At the May Eggs & Issues event, the topics of technology, workforce, history and higher education merged into one fascinating discussion. North Dakota University System Chancellor Mark Hagerott presented, and we were joined by Interim UND President Ed Schafer, NDSU President Dean Bresciani and NDSCS President John Richman for commentary.
Hagerott engaged attendees with some history and a framework to start the discussion. Referencing Navy research, he says the world is splitting into three realms – human-centered activity, the integration of human and machine, and autonomous robotic machines, in which there is tremendous competition among companies and countries for the latter. Hagerott elaborated on how each realm evolved and overlapped, and further, how each affects major industries such as agriculture, energy, the military and more.
He also said that two macro events of historic proportions are happening right now: the revolution of robots and UAS, and big data. “These are two epic events, on which North Dakota is incredibly well-positioned to capitalize.”
In other exciting news for these innovations and our region, president Obama has tentatively proposed a $3.9 billion research grant related to unmanned vehicles that would start in North Dakota on Highway 83.
For more on this topic, the chancellor suggested watching this YouTube video:
From there, the three college presidents took the stage to provide commentary on how their institutions are involved in this tech shift and how it affects the Red River Valley.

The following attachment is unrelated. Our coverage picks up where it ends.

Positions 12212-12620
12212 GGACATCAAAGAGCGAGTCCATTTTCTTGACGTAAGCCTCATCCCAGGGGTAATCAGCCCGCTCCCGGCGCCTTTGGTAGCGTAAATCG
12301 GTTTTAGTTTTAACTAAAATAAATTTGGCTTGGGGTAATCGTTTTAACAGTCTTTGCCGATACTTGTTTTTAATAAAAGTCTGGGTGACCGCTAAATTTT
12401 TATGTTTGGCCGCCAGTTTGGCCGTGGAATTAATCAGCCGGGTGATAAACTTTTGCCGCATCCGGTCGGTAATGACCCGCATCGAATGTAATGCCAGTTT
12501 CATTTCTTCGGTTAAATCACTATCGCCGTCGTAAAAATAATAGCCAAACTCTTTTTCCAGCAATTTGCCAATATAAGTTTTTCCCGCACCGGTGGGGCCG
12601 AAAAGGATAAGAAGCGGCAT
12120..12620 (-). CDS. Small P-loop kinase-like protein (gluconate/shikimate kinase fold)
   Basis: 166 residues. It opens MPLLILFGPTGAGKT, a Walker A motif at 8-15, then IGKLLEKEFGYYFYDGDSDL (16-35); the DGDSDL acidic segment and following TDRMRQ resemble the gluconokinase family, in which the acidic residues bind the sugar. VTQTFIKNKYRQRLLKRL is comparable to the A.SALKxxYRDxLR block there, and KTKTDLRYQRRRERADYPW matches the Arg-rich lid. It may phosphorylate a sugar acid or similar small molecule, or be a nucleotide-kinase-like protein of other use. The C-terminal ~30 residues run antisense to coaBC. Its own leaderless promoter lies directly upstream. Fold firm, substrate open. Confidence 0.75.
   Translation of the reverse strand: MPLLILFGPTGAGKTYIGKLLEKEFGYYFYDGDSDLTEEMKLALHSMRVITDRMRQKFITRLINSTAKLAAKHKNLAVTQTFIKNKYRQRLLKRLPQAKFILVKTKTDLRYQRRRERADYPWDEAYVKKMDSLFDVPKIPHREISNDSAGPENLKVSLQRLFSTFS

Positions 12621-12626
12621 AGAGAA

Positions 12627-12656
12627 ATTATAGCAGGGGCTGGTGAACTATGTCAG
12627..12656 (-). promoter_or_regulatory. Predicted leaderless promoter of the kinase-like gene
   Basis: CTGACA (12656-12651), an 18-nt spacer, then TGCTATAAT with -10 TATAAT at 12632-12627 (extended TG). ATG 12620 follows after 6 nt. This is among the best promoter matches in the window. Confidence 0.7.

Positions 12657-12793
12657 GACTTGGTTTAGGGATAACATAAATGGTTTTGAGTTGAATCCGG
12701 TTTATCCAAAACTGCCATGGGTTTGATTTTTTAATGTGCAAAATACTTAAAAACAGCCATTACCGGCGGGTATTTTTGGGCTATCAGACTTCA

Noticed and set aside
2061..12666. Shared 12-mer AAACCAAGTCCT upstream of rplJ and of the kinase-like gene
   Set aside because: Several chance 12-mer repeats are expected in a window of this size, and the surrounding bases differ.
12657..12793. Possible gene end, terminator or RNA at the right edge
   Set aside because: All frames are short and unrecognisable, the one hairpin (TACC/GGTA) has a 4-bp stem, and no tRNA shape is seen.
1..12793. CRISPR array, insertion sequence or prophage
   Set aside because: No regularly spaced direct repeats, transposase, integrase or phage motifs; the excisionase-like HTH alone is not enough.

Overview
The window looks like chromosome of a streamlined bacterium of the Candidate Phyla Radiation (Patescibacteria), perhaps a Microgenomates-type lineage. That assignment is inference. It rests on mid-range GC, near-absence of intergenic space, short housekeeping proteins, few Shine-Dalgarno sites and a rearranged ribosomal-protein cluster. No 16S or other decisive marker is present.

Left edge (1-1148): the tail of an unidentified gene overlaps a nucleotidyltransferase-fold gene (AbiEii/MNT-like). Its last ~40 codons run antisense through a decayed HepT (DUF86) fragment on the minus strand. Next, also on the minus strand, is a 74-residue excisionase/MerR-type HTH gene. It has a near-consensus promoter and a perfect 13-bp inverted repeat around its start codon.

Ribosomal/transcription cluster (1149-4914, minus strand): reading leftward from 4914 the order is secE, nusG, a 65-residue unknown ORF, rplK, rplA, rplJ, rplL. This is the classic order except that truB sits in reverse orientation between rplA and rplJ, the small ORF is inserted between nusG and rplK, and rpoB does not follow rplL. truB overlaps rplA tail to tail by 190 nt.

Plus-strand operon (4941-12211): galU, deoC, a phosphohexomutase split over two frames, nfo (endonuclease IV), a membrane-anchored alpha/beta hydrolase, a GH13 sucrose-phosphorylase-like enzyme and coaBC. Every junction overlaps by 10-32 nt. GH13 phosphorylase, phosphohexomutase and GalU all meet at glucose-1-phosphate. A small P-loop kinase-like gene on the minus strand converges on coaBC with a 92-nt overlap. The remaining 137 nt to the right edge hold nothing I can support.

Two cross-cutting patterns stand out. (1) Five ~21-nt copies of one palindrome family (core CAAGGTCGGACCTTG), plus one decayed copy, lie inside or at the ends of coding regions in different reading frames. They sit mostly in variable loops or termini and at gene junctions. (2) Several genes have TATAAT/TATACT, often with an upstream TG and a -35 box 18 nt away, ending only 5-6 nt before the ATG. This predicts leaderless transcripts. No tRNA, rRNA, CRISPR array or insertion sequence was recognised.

“What we’re talking about here is not compliance, but developing the ethics of universities,” Schafer said. “We’re talking about building people that come out of our universities … so that it betters our administration, our economy and culture.”
Richman spoke on the two-year schools’ role in all of this innovation, tying it back to our region’s workforce, of which he said there is a massive critical need. For every graduate that NDSU or UND puts out, three to five techs are needed to support the work of each of their engineers. And with the tremendous growth projected in each of our region’s school districts, the colleges need to be ready to train those workers.
“Any study you look at today will tell you that you cannot have a productive society without a 12th grade education,” Richman said. It used to be 1-8 in the old days, which became k-12, and now it’s p-14 that is the educational limit to be a productive member of society.
Richman put out a call to policymakers to put more funding toward education so the system can be better aligned to support growth. He also spoke on the importance of all the region’s education systems working together to align curriculum to best prepare and train students for this workforce, as well as having one center for the current workforce to continue their education and be upskilled. “If you’re really serious about moving the socio-economic position of this region, we need to do that. We’ve talked about it long enough.”
Check out some of these Tweets from event attendees!
— NDSCS (@ndscswildcats) May 3, 2016
This is fascinating! The history and the future all in one presentation. #FMWFEggs
— Caitlin Stoecker (@villagecaitlin) May 3, 2016
What are the biggest shifts in tech? Big machines. Bots that move and bots that think. #fmwfeggs
— Joe Burgum (@JoeBurgum) May 3, 2016
Ooo! “what we are talking about isn’t compliance, it’s building ethics” Interim UND President, Ed Schafer, #fmwfeggs
— Adam Martin (@adamjaymartin) May 3, 2016
Thank you to all our speakers, sponsors, attendees and the Courtyard. It was another fantastic event!
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